Middle English lawar, lower, lougher, earlier lahre (c. 1200), comparative of lah "low" (see low (adj.)). As an adverb from 1540s. Lower-class is from 1772. Lower 48, "the forty-eight contiguous states of the United States of America, excluding Alaska and Hawaii," is by 1961 in an Alaska context (Hawaii actually is "lower" on the globe than all of them).
Old English niþera, neoþera "down, downwards, lower, below, beneath," from Proto-Germanic *nitheraz (source also of Old Saxon nithar, Old Norse niðr, which contributed to the English word, Old Frisian nither, Dutch neder, German nieder), from comparative of PIE *ni- "down, below" (source also of Sanskrit ni "down," nitaram "downward," Greek neiothen "from below," Old Church Slavonic nizŭ "low, down").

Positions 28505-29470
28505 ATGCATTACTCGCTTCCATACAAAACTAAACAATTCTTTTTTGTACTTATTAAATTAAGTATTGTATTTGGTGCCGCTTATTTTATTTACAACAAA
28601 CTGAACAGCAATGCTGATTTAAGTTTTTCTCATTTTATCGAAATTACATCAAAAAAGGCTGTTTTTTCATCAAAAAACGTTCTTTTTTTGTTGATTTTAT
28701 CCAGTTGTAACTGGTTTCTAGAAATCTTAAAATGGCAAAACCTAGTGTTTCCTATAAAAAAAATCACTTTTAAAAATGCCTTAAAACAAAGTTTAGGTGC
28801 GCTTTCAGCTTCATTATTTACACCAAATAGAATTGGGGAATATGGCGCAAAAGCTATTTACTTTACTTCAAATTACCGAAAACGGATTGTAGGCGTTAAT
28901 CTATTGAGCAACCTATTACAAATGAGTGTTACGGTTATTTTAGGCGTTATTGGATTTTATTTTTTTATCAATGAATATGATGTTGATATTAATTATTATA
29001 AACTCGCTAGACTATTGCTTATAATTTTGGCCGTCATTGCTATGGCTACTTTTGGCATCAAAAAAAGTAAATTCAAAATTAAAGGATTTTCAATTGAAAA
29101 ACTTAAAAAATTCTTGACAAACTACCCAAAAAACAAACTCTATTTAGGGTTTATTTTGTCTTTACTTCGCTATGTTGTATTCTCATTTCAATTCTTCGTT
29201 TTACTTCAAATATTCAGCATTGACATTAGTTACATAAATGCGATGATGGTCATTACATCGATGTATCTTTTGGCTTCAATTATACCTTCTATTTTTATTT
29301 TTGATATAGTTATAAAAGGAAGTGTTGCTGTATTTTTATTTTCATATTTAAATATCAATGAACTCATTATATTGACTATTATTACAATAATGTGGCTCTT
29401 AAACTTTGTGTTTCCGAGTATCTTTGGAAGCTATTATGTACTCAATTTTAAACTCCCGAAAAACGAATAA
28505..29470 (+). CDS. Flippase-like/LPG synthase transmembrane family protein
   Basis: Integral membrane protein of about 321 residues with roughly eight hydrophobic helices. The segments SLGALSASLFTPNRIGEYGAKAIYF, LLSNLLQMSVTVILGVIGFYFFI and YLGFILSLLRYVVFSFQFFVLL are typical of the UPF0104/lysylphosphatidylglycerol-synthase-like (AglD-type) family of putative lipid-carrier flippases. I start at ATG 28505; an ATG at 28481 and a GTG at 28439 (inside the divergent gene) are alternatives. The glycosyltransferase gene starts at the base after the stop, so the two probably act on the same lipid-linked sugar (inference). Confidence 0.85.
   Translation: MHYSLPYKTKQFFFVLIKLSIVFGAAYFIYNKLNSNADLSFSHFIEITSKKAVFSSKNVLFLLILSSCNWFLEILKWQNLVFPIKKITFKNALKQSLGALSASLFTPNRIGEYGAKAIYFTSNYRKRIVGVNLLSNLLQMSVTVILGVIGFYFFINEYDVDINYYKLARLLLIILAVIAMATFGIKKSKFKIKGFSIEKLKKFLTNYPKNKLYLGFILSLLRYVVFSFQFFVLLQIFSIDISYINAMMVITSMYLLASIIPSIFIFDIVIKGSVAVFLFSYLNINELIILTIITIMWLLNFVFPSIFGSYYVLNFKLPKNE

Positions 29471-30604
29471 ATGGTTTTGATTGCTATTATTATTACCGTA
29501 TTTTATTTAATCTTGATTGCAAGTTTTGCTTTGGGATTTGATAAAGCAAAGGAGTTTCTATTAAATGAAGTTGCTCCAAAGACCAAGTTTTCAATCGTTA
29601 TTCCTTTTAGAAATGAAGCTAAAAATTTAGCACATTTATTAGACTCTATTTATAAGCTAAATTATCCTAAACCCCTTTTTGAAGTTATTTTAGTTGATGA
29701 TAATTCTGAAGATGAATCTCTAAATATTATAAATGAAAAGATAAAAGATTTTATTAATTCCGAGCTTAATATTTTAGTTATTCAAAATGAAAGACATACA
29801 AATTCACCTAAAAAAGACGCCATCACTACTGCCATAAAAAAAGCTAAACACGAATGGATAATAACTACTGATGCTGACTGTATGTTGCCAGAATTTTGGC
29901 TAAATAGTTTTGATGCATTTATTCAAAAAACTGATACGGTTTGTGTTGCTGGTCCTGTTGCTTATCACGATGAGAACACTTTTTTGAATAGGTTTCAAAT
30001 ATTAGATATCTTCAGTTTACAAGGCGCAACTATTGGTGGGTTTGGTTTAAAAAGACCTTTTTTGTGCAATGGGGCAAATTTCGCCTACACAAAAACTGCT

Also an adverb in Old English and Middle English. It has been replaced in most senses by lower (adj.). Of countries, "situated on lower ground" (late 14c.). In Middle English (and after) used also of body parts.
Absolon hath kist hir nether eye. [Chaucer, "Miller's Tale"]